“We would say at best it’s 50 per cent, potentially lower,” Hoxha said.
She said there’s still a risk that the Fed will have to hold a tougher line on rates than markets expect if the US labour market remains tight. That gives her pause as stock and bond prices rally so strongly around the world.
“It does feel like the market wants to pick pennies in front of a steamroller,” she said.
Thursday’s rally stretched across the Atlantic, where markets rose after central banks for Europe and the United Kingdom also raised rates in their efforts to squelch inflation.
The European Central Bank raised its key rate by 0.50 percentage points and said another would arrive next month. The Bank of England also raised its key rate by half a percentage point and said it’s seeing signs that inflation has turned the corner, though it also stressed it’s too soon to declare victory over inflation.
European stocks rallied, with the German DAX returning 2.2 per cent. The FTSE 100 in London was up 0.8 per cent.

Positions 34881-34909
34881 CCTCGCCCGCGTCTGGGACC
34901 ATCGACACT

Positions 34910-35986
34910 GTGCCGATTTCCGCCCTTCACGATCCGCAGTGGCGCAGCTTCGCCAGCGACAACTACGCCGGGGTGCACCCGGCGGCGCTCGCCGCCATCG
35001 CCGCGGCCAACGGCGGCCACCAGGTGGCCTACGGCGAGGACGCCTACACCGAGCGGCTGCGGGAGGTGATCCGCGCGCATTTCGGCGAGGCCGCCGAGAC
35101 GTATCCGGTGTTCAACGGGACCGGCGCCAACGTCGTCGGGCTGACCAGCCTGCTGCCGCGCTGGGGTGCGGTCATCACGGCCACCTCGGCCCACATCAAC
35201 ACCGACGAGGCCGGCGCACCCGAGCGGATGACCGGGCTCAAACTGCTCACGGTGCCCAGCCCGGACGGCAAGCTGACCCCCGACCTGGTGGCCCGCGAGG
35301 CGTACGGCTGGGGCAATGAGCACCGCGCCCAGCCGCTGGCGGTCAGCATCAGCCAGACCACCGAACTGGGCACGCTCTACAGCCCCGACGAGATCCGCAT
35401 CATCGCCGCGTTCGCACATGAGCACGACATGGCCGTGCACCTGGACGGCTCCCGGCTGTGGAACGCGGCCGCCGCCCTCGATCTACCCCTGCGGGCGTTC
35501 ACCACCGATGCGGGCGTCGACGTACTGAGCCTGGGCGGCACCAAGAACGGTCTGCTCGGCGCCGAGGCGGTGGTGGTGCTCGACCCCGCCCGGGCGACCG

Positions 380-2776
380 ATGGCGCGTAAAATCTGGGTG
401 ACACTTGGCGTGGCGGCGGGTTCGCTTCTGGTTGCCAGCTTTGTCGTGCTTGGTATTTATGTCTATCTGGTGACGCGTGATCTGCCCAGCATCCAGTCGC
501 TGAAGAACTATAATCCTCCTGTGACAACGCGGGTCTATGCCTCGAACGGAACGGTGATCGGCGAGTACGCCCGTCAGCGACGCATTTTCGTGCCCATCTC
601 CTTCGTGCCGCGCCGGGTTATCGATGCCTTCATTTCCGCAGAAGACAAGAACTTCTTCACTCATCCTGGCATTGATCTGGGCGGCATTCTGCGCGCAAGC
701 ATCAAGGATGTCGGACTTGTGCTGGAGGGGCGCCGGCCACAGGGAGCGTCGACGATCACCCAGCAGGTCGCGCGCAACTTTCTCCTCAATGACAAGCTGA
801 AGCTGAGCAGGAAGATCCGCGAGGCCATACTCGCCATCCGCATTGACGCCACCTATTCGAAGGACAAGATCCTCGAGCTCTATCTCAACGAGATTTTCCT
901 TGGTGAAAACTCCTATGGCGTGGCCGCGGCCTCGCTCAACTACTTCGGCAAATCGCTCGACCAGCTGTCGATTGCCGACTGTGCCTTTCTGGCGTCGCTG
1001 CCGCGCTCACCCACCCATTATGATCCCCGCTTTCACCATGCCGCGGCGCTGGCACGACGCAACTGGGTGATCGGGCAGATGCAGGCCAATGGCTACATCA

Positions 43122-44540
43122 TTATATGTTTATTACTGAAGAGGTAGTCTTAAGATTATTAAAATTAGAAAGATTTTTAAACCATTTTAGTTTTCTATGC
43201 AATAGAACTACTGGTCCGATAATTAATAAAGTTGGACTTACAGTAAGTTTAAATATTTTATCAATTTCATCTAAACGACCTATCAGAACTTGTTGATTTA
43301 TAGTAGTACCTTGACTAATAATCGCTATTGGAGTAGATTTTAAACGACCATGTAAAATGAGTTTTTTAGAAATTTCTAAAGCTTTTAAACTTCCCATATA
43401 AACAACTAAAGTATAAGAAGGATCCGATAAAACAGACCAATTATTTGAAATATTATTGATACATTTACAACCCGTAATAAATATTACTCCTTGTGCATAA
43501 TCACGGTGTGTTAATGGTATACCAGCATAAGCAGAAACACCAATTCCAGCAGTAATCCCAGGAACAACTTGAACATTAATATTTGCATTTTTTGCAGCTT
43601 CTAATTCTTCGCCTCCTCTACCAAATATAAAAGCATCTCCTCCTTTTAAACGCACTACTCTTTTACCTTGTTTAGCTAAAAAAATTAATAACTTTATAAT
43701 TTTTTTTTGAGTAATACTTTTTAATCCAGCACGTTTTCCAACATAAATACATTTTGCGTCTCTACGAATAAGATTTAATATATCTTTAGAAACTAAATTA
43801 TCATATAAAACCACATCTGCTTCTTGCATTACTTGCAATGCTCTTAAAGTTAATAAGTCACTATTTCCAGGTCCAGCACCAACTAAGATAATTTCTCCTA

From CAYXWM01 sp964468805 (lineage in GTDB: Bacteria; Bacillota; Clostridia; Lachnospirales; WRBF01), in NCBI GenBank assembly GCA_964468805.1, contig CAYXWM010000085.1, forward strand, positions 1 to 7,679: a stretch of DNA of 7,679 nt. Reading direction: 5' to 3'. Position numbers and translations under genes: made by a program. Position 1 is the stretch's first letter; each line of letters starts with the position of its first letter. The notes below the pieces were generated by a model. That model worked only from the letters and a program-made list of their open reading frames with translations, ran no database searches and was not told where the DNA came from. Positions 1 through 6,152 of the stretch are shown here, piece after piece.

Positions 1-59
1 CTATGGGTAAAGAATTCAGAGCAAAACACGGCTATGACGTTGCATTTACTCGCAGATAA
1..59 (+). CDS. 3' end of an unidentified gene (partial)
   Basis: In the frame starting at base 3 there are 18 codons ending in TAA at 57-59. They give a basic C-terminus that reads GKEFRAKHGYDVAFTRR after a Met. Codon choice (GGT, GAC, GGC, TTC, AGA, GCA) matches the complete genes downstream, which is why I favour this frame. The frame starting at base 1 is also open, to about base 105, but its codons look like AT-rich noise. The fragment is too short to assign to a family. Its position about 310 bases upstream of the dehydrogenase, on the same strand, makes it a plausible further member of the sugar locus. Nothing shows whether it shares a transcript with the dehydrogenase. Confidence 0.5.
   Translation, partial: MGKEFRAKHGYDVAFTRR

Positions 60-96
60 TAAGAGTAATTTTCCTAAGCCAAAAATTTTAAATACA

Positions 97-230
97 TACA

Moves in Asia were more modest, with Hong Kong’s Hang Seng down 0.5 per cent and Japan’s Nikkei 225 up 0.2 per cent.
The next big event for Wall Street will be a suite of earnings reports from Big Tech companies coming after trading closes on Thursday, including Apple, Amazon and Google’s parent company, Alphabet. Each rose more than 3 per cent. Because these stocks are the biggest by value, their movements carry more sway on the S&P 500 and other indexes.
After those will be Friday’s jobs report, where economists expect to see a slowdown in hiring. The job market has largely remained resilient even in the face of swift rate hikes by the Fed over the last year.
Big tech companies have announced high-profile layoffs recently, but a report on Thursday suggested job cuts are not that widespread. Fewer workers applied for unemployment benefits last week than expected, and the number dropped to its lowest level since April.
Treasury yields dipped further on Thursday, an indication of expectations for an easier Fed. The yield on the 10-year Treasury, which helps set rates for mortgages and other important loans, fell to 3.36 per cent from 3.42 per cent late on Wednesday. The two-year yield, which moves more on expectations for the Fed, fell to 4.07 per cent from 4.10 per cent.
The Market Recap newsletter is a wrap of the day’s trading. Get it each weekday afternoon.
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